Some time ago, I posted a transcription of a journal that my great aunt wrote a few years before she died. After reading it, I learned things about my great aunt that I never expected. Today, I came across a newspaper article from 1941 that mentioned several of my relatives, including my mother and my great aunt.
Probably like most of us, it was hard to think of my parents as once having been children, let alone young adults. This newspaper article, like Aunt Eleanor's journal, revealed a glimpse of her and my mother when they both were young. My mom was only 18 and Aunt Eleanor was 36.
On July 17 and 18 in 1941 in Pequot Lakes, Minnesota, my mother played the role of a riverboat sweetheart in a musical called "A Hillbilly Wedding." It's hard to think of your mother as a sweetheart, let alone a riverboat sweetheart. The names of some of the other characters were quite amusing as well as revealing that a sense of humor has been with us for a long, long, long ... time.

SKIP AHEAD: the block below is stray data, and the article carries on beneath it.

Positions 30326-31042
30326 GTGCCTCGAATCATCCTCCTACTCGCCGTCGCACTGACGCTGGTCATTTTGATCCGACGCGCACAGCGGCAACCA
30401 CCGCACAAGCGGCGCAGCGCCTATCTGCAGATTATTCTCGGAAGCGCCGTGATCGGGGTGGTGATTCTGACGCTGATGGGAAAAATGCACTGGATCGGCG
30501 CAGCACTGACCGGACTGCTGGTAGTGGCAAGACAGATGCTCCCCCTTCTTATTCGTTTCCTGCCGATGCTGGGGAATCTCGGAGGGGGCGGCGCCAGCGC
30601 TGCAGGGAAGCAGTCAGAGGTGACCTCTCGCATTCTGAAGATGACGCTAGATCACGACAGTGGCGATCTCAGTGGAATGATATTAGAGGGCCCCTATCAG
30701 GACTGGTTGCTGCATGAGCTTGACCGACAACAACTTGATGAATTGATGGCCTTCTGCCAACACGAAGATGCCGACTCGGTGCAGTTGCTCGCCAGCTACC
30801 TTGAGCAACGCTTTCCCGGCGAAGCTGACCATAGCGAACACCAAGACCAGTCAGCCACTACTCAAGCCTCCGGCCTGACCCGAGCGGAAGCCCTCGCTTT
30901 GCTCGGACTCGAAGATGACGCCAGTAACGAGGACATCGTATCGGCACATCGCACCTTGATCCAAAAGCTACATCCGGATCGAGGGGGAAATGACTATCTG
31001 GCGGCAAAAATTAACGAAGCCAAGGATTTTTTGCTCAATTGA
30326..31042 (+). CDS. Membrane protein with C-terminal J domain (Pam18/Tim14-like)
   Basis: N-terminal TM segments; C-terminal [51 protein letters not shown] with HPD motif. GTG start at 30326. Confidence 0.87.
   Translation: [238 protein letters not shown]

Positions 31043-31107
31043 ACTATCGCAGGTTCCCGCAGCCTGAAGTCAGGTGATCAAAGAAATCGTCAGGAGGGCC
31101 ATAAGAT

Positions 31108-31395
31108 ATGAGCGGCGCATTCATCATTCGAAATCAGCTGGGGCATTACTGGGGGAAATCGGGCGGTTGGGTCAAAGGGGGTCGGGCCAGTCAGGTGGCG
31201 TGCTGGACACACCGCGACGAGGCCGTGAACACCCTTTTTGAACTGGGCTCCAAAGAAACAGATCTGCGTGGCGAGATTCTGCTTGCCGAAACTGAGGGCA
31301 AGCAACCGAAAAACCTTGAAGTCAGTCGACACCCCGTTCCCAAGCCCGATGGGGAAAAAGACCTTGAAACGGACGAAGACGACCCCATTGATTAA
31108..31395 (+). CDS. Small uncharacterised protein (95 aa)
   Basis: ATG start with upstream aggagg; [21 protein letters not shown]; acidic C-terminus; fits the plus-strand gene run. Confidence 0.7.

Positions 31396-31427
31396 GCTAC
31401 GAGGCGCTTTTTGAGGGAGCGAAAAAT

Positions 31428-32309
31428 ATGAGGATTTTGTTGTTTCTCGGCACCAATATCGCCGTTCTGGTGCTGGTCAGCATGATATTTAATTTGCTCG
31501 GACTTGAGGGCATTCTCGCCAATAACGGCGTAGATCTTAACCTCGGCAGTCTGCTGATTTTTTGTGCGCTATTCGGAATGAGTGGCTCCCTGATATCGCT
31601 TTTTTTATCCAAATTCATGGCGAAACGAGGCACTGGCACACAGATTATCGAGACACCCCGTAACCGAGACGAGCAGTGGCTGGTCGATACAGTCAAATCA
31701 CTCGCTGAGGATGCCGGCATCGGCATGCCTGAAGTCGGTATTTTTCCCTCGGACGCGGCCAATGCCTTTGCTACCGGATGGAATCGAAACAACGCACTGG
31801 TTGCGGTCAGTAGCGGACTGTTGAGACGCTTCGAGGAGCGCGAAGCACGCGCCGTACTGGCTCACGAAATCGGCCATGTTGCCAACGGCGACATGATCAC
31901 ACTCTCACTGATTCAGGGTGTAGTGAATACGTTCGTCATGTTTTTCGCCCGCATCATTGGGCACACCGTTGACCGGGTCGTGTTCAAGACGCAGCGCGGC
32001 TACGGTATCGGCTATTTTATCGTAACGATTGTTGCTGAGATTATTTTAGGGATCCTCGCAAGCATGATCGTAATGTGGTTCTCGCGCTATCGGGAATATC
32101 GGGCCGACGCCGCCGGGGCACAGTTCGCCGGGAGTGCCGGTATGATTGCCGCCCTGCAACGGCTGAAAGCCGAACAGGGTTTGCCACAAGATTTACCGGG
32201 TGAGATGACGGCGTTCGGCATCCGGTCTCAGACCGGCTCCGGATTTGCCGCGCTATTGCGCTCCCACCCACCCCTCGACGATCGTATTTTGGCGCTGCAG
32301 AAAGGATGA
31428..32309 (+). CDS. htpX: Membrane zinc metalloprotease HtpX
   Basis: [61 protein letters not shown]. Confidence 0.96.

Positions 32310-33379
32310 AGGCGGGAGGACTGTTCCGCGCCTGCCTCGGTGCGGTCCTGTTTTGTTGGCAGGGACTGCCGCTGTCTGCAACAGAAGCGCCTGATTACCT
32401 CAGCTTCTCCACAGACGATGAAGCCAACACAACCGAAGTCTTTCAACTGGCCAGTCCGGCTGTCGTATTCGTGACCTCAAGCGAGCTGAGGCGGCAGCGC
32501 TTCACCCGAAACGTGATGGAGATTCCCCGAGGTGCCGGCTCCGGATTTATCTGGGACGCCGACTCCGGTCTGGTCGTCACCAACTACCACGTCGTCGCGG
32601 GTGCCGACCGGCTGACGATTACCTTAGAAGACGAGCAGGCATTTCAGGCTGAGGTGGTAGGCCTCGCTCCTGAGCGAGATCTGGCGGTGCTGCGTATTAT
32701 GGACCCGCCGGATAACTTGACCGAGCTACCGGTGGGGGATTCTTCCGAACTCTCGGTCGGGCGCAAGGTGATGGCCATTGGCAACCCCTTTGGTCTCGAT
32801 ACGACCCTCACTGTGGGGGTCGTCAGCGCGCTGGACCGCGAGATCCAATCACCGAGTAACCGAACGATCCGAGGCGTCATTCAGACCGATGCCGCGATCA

I was actually glad that my mother didn't perform the roles of Pucklewortz, Judge Itchiebritches, Ura Pumpkinhead, Ima Goosepimple, Lizzie Zilch, or Misery. Ima Goosepimple hit a bit too close to home.
When my husband and I were trying to agree on a boy's name and a girl's name after I learned that I was pregnant with out first child. We were so far apart in agreeing on the name for our daughter should we have one. I got crazy and suggested that we name our daughter, Ida, Inn, Dee or Rea. Since my married name is Kline, we both laughed and finally were able to agree on a more suitable name for our daughter.
The article would seem to imply that the musical was brief as there were "specialty acts" that followed. One such act was the Peterson quartet. My mother had cousins named Peterson, but in Minnesota, Peterson was like Smith.
Another act was square dancers. One of the couples was Clarence Peterson and Eleanor Stoutenburg. My great aunt had been a widow a bit over a year when this article was printed. Aunt Eleanor never remarried after her husband's death. Her journal gave no indication that she was a square dancer, so it was a pleasant surprise to see that she was still enjoying life.